Let’s talk, however briefly, about the economy of space. N. and I live in a comfortably small apartment, and we’ve learned to live with less space while learning to use that space to accommodate the things we’ve learned we can’t live without.
A Fairly inexpensive Baker’s rack can be a great use of vertical space in an area that might otherwise go unused. For N. and I, it is basically an extension of our very well-used, and horizontally-exhausted counter space in our kitchen, where a traditional dining-room table might go to seat 4-6 adults.
We don’t really formally entertain a lot of people, and the few whom we do have over for dinner are content with chatting on the sofa with us while we munch (An action which Emily (our Jack Russell) advocates completely, as she continually surfs the anterior seating area for Scooby Snacks).
We own a 2,700 sq. FT. home in Fayetteville, NC. We don’t live there, but we did live there for a while. The “House” (as we’ll call it) was completely new, as in, we were the first owners. It had a formal dining area, as well as an eat in kitchen. N. and I have actually entertained more people in our 750 sq. FT apartment than we did at that house, and (accordingly) we’ve adjusted our lifestyle. We never did use the formal dining area in the house. Not once.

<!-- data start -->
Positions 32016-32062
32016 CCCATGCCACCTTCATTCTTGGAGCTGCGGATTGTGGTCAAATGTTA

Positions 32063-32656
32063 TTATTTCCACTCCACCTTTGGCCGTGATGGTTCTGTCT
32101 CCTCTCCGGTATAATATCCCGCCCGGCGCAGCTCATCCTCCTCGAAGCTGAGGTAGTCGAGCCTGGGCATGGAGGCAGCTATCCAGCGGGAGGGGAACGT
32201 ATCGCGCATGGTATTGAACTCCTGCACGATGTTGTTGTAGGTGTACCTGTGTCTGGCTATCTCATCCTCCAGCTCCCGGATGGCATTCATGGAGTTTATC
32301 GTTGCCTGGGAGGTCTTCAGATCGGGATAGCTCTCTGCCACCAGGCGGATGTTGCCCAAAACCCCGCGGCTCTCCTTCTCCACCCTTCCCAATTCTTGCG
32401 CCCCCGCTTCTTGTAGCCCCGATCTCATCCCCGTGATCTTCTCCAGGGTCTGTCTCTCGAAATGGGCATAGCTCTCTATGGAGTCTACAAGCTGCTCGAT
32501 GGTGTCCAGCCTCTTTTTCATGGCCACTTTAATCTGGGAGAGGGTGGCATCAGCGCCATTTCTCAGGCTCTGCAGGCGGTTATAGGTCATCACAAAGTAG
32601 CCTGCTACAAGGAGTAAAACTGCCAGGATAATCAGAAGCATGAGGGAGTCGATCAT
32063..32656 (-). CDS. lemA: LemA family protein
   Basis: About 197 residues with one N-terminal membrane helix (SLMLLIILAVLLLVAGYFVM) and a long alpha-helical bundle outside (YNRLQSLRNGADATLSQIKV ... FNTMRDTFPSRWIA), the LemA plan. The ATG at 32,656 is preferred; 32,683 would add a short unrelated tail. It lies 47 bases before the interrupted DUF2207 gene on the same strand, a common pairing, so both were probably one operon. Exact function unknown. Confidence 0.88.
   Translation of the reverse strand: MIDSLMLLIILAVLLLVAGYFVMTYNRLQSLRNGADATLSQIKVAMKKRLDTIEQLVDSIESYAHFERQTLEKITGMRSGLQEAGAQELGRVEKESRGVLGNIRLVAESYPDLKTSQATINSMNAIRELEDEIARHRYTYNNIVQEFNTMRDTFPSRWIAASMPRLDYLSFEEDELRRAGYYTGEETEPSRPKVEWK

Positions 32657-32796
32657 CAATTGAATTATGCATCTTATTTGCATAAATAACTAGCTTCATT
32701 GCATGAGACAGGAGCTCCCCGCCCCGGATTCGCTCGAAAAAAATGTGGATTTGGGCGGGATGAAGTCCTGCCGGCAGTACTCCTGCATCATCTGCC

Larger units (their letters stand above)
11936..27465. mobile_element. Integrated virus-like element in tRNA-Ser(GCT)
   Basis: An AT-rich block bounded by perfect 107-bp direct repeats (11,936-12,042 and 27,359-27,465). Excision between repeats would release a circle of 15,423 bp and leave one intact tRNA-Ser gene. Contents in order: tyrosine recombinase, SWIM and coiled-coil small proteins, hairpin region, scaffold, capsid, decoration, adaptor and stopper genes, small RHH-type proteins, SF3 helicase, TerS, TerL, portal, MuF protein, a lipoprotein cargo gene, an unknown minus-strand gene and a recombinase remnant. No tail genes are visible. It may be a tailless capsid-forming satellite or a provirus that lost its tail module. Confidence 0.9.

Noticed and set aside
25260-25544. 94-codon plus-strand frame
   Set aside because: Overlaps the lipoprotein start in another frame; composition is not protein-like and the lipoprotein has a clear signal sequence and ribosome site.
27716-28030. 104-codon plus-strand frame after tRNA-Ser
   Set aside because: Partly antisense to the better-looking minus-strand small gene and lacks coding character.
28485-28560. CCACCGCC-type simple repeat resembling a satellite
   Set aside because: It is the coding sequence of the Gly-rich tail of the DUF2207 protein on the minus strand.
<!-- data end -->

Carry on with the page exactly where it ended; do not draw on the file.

The House was really nice. We lived there together for about three months, and about 5 months total before we rented the house to an wonderful family that can really make good use of the space. The House could really store every item (and then some) that we owned; especially in the kitchen. Living in an incredibly (by comparison) small apartment has been a challenge; however, challenges are meant to be risen to, and I believe we’ve done quite well with the space we’ve decided upon.
If you currently occupy a small abode, N. and I challenge you to make the most of it. Do you really, really, in your heart of hearts need a “cooks triangle” in your kitchen? Do you really need a cabinet that store your tupperware… and nothing else? What else do you keep in your eat-in kitchen? Martha Stewart curtains and seat cushions to match? I’d challenge you to find something else to store in that space. When you’ve found that you don’t need all of the space that good fortune and fate have bestowed upon you, I would challenge you to move to somewhere that is on the threshold of your “convenient” square footage, and do without for a period of time. Let’s call that period of time the rental contract of a typical apartment in the United States, or about one year.
Lets all try this: let’s only use the space that we need, not that which society dictates we should have per our income. N. and I do well, but we’re trying not to live too far outside out means, and when we do, again, live in the domicile which we own, it is our goal to have that home be as NECESSARY as it need be. This includes our domicile and cooking area. Can you do the same? Let’s all try, and one year from today, we’ll all blog about how we’ve managed. Come on: give it a shot!